At the dawn of the new millennium, Western culture is marked by various fantasies that imagine our future selves and their forms of embodiment. These fantasies form part of a rapidly growing cultural discourse about the future of the human form, the disappearing boundary between the human and the technological and the cultural consequences of greater human-technological integration. This book is about those cultural fantasies of fetishism, the different forms they take and the various ways in which the transformative processes they depict can reaffirm accepted definitions of identity or reconfigure them in an entirely new fashion. But what exactly is fetishism? At one level fetish club subcultures spectacularize fetishism as a celebration of difference in which the transformation of the self is paramount and 'mainstream' categories, including beliefs about gender, sexuality and the body, are transgressed. However, in film, feminist and post-colonial criticism, fetishism's meaning owes much to Freud's interpretation that the fetish stands in for the mother's missing phallus and disavows her sexual difference.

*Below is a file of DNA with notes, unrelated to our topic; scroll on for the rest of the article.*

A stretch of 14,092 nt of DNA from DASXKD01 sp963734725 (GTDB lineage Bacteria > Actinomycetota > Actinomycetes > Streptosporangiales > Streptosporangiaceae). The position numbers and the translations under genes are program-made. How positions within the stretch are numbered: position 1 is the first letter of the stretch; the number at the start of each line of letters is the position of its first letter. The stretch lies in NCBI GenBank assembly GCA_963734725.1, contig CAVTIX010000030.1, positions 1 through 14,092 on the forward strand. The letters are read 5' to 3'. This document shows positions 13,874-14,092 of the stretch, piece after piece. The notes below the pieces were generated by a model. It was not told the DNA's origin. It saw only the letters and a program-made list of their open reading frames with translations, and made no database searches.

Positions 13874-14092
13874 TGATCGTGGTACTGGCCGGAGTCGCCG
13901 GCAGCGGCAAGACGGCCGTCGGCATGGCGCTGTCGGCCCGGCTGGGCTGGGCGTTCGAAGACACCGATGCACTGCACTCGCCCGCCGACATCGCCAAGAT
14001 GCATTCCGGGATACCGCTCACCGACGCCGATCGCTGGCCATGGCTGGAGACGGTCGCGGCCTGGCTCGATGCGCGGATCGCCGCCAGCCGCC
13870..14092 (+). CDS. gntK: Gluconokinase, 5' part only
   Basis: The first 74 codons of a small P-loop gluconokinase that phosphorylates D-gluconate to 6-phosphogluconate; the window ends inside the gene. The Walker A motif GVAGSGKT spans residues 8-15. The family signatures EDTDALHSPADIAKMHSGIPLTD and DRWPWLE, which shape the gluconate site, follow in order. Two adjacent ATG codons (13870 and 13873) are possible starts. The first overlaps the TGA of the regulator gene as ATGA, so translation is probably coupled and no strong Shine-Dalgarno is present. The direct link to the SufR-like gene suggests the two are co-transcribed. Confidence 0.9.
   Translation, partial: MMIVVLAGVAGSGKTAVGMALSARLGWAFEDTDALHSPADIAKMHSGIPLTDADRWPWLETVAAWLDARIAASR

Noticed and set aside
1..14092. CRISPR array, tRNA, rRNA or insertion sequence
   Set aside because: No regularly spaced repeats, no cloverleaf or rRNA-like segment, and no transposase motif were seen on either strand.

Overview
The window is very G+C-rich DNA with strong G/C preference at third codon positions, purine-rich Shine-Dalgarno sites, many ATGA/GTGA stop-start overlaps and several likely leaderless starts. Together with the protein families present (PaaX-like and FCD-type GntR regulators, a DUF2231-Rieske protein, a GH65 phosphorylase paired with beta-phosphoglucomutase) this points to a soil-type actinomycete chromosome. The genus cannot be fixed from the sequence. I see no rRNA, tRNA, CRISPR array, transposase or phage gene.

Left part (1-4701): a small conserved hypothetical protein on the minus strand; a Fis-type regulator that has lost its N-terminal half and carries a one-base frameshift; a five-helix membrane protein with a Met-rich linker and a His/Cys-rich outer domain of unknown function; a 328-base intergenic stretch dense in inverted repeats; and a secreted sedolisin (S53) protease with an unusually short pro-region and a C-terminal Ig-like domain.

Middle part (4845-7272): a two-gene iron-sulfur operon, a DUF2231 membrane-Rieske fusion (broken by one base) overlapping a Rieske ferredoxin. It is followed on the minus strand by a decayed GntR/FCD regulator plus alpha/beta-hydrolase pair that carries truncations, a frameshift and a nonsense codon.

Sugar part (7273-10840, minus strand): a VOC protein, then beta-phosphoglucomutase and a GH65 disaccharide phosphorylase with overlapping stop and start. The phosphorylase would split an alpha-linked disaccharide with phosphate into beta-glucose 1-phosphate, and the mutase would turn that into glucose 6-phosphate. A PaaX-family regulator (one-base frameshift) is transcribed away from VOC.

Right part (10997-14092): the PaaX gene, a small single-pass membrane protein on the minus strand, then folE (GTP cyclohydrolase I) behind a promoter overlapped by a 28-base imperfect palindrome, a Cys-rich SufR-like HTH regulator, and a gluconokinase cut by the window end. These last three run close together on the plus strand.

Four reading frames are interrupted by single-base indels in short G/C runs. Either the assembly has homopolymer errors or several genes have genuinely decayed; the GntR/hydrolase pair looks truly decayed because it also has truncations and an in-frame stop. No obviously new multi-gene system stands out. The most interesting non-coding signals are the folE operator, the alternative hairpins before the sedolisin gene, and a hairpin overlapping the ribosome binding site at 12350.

At the level of critical theory, fetishism is almost always regarded as being synonymous with 'the reproduction of the same' - the disavowal rather than the pursuit of otherness. This book argues that the orthodox interpretation of 'classical' fetishism is not and never has been up to the task of explaining all cultural fetishisms. It identifies several different forms of fetishism - decadent fetishism, magical fetishism, matrix fetishism and immortality fetishism - and accounts for its sometimes radical and productive edge. Ranging widely over texts and cultures, Amanda Fernbach skilfully deploys these concepts of fetishism to topics in cultural studies, such as sexual difference, queer identities, computer culture and the 'post-human' and as well as to her objects of study: cross-cultural dressers, technofetishists, cyberspace cowboys, cyborgs, geekgirls and SM/fetish cultures. This book argues that fetishism can contest postmodern malaise and provide utopian tools for a post-human existence. It urges that we embrace the new fetishism emerging from the fringes of the fetish scene and that we begin to classify fetishism in a manner that does justice to its multiplicity.
Publisher: Edinburgh University Press
Number of pages: 256
Weight: 1043 g
Dimensions: 246 x 189 x 25 mm